Nehawu ‘unhappy’ with Sars deal but will sign agreement

The National Education, Health and Allied Workers’ Union (Nehawu) says though it is not happy with the multi-term agreement offered to workers by the South African Revenue Service (Sars), it will sign the agreement.

The union said after extensive consultations, the majority of its provinces had given it the mandate to sign the agreement in a bid “to solicit unity” instead of dividing workers, as is the case now.

READ MORE: Sars staff to down tools as wage talks collapse

In a statement released on Monday, the union said it is “regrettable” that the Public Service Association [PSA] had signed a draft settlement agreement, calling the action “premature” as negotiations are still ongoing.

“We find it unflattering that the same union that was ready to fight until the bitter end for Sars workers folded precipitately while we still believed that the employer still had an opportunity to improve the offer presented on Sunday. Moreover, we want to dispel the myth that there is a majority union at Sars as it is a conscious distortion [and] cheap and desperate attempt [at a] narrative by the media that if PSA signs then the agreement enjoys majority support,” the Nehawu statement reads.

On Monday, the PSA announced that it had reached an agreement with Sars to end its strike at the tax authority.

According to a statement released on Monday afternoon by the PSA, the revenue collection agency agreed to an 8% salary increase from April and a projected increase of the consumer price index plus 2% in the following two years. PSA general manager Ivan Fredericks said the multi-term agreement included an increase in the long-service award amount, and the introduction of eight days’ prenatal and vaccination leave.

“Sars can under current circumstances ill-afford to be operating under capacity, as the country struggles to collect revenue, while [teetering] on the brink of possible credit-rate cuts.

The PSA is pleased that Sars, by reaching this agreement, acknowledges the importance of the work being rendered by its employees,” Fredericks said.

READ MORE: Sars crippled by Moyane loyalists

The PSA, along with Nehawu, collectively represents some under 10 000 of the tax agency’s 12 000-strong workforce. The PSA represents around 5 300 workers, while Nehawu represents some 4 400 workers.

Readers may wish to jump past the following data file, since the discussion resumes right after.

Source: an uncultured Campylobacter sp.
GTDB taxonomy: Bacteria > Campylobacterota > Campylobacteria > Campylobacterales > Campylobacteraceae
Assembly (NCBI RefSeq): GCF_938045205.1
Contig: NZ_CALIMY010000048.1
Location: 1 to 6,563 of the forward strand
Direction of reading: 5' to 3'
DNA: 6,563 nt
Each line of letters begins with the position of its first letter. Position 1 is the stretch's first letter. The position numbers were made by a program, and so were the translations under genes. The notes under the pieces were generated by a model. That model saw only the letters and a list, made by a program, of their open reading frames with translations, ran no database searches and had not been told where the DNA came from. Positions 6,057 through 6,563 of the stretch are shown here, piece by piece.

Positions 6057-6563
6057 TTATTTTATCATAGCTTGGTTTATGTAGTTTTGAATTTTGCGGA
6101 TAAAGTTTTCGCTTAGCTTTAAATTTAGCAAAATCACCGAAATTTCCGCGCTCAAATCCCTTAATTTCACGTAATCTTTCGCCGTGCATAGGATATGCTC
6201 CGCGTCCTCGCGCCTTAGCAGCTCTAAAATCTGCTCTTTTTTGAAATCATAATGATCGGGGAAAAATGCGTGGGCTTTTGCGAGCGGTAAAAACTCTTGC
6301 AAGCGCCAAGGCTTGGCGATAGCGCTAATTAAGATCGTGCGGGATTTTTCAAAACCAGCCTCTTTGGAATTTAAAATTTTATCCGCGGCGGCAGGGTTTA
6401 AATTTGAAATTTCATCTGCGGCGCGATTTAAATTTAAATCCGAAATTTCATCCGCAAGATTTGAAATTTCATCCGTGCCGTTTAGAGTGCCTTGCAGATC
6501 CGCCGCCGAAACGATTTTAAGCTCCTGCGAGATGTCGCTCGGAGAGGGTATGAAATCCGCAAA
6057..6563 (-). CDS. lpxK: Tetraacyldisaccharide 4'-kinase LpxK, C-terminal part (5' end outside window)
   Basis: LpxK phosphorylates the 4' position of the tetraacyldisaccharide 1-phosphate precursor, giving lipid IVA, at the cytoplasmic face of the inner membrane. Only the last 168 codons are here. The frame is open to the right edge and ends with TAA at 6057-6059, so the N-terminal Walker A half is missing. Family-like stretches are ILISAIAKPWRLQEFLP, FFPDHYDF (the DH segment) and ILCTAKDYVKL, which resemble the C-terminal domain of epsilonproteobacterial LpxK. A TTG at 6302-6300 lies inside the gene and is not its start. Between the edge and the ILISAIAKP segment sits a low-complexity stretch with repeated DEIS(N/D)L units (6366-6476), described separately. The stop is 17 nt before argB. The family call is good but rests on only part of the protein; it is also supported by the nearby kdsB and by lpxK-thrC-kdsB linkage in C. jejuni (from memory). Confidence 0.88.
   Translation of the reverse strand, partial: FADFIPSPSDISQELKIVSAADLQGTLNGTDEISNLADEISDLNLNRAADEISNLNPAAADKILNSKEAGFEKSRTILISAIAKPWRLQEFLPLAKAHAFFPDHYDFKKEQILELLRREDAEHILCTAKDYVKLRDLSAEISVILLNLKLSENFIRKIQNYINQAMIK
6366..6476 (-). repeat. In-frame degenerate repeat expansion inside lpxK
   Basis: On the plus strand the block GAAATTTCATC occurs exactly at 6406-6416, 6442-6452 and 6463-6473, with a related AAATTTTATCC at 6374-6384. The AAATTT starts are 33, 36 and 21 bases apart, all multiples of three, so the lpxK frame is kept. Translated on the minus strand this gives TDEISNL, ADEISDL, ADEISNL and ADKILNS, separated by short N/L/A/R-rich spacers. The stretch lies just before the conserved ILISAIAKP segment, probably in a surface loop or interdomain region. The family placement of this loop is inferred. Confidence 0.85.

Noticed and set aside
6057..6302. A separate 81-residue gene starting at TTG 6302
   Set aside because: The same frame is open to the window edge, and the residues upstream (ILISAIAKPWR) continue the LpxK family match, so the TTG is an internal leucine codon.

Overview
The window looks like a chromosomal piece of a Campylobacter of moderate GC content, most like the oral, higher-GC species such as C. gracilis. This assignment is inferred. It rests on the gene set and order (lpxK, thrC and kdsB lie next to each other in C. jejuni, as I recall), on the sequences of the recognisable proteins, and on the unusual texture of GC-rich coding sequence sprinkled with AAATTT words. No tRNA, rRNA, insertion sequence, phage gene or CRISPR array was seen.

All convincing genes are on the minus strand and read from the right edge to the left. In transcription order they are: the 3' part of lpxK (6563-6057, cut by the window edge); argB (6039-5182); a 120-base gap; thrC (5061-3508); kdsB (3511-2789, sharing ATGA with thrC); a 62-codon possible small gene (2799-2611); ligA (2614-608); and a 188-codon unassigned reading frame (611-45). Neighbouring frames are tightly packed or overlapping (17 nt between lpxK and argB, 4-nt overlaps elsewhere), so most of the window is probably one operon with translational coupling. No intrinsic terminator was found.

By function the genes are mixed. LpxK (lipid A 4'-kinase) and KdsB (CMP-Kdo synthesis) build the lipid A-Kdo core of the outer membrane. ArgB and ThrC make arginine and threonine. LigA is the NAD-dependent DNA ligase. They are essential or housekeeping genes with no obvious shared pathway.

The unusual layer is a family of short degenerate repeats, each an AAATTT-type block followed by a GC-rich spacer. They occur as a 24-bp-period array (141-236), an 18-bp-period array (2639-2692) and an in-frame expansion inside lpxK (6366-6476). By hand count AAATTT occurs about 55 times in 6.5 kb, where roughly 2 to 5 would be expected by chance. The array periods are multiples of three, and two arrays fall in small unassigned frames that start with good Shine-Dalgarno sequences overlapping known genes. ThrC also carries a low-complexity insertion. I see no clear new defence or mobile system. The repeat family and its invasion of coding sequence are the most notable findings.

The industrial action, which began on March 28 after the collapse of lengthy wage negotiations, was the first time in over a decade that the revenue agency experienced strike action. Nehawu’s initial demand of 15% was not successful, and was reduced to 11.4% despite Sars barely making any concessions, the union said.

On Monday, Sars reported revenue shortfalls for the 2018/19 year had reached R57.4-billion. This is an increase of R14.6-billion, on the existing shortfalls forecast in the February 2019 budget, which was expected to hit R42.8-billion.

Subscribe to the M&G

These are unprecedented times, and the role of media to tell and record the story of South Africa as it develops is more important than ever.

The Mail & Guardian is a proud news publisher with roots stretching back 35 years, and we’ve survived right from day one thanks to the support of readers who value fiercely independent journalism that is beholden to no-one. To help us continue for another 35 future years with the same proud values, please consider taking out a subscription.

Kiri Rupiah
Kiri Rupiah is the online editor at the Mail & Guardian.

Related stories

Sars expects to collect less revenue for the year

The revenue service is expecting another year of tax undercollection thanks to weak economic growth and strained consumers.

Tough work ahead to fix the economy

Sars is expected to miss its collection target for 2020-2021. And weak growth isn’t helping

Mboweni weaponises ‘mini-budget’

SA’s economic prospects have declined rapidly since Feburary, with Eskom being one of the biggest drains. It’s time for some difficult choices

LIVESTREAM: Mboweni presents the medium-term budget policy statement

Mboweni's medium-term budget policy statement will likely make crisis management a focal point

Agriculture department denies Dlamini poison claims

Deputy Agriculture Minister Sdumo Dlamini was admitted to hospital with a severe headache, says the ministry

Koloane and the Waterkloof landing: So what if you help the Guptas?

Someone please call the police, the Hawks, the NPA… everyone

Subscribers only

SAA bailout raises more questions

As the government continues to grapple with the troubles facing the airline, it would do well to keep on eye on the impending Denel implosion

ANC’s rogue deployees revealed

Despite 6 300 ANC cadres working in government, the party’s integrity committee has done little to deal with its accused members

More top stories

It’s not a ‘second wave’: Covid resurges because safety measures...

A simple model shows how complacency in South Africa will cause the number of infections to go on an upward trend again

Trouble brewing for Kenya’s coffee growers

Kenyan farmers say theft of their crop is endemic – and they suspect collusion

Unisa shortlists two candidates for the vice-chancellor job

The outgoing vice-chancellor’s term has been extended to April to allow for a smooth hand-over

How US foreign policy under Donald Trump has affected Africa

Lesotho has been used as a microcosm in this article to reflect how the foreign policy has affected Africa

press releases

Loading latest Press Releases…

The best local and international journalism

handpicked and in your inbox every weekday